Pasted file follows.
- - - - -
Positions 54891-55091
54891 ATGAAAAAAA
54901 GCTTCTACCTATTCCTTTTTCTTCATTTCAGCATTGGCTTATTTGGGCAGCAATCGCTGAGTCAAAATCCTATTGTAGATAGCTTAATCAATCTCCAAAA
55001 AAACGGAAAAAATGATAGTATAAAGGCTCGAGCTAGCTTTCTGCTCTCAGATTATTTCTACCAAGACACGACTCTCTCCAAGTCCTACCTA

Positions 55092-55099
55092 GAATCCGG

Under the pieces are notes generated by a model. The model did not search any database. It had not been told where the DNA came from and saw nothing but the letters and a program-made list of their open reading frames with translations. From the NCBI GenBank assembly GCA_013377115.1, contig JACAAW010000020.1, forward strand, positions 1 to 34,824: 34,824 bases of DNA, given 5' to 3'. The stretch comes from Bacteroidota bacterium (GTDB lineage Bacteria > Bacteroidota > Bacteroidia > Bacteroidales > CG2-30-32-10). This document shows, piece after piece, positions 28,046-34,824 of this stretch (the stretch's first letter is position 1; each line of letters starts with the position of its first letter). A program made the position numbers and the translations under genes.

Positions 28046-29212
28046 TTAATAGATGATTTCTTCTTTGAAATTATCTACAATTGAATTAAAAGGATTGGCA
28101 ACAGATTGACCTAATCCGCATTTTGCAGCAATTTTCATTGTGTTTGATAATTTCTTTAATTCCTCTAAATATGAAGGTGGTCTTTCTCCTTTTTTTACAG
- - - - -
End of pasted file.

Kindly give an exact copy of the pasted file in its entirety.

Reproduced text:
Positions 54891-55091
54891 ATGAAAAAAA
54901 GCTTCTACCTATTCCTTTTTCTTCATTTCAGCATTGGCTTATTTGGGCAGCAATCGCTGAGTCAAAATCCTATTGTAGATAGCTTAATCAATCTCCAAAA
55001 AAACGGAAAAAATGATAGTATAAAGGCTCGAGCTAGCTTTCTGCTCTCAGATTATTTCTACCAAGACACGACTCTCTCCAAGTCCTACCTA

Positions 55092-55099
55092 GAATCCGG

Under the pieces are notes generated by a model. The model did not search any database. It had not been told where the DNA came from and saw nothing but the letters and a program-made list of their open reading frames with translations. From the NCBI GenBank assembly GCA_013377115.1, contig JACAAW010000020.1, forward strand, positions 1 to 34,824: 34,824 bases of DNA, given 5' to 3'. The stretch comes from Bacteroidota bacterium (GTDB lineage Bacteria > Bacteroidota > Bacteroidia > Bacteroidales > CG2-30-32-10). This document shows, piece after piece, positions 28,046-34,824 of this stretch (the stretch's first letter is position 1; each line of letters starts with the position of its first letter). A program made the position numbers and the translations under genes.

Positions 28046-29212
28046 TTAATAGATGATTTCTTCTTTGAAATTATCTACAATTGAATTAAAAGGATTGGCA
28101 ACAGATTGACCTAATCCGCATTTTGCAGCAATTTTCATTGTGTTTGATAATTTCTTTAATTCCTCTAAATATGAAGGTGGTCTTTCTCCTTTTTTTACAG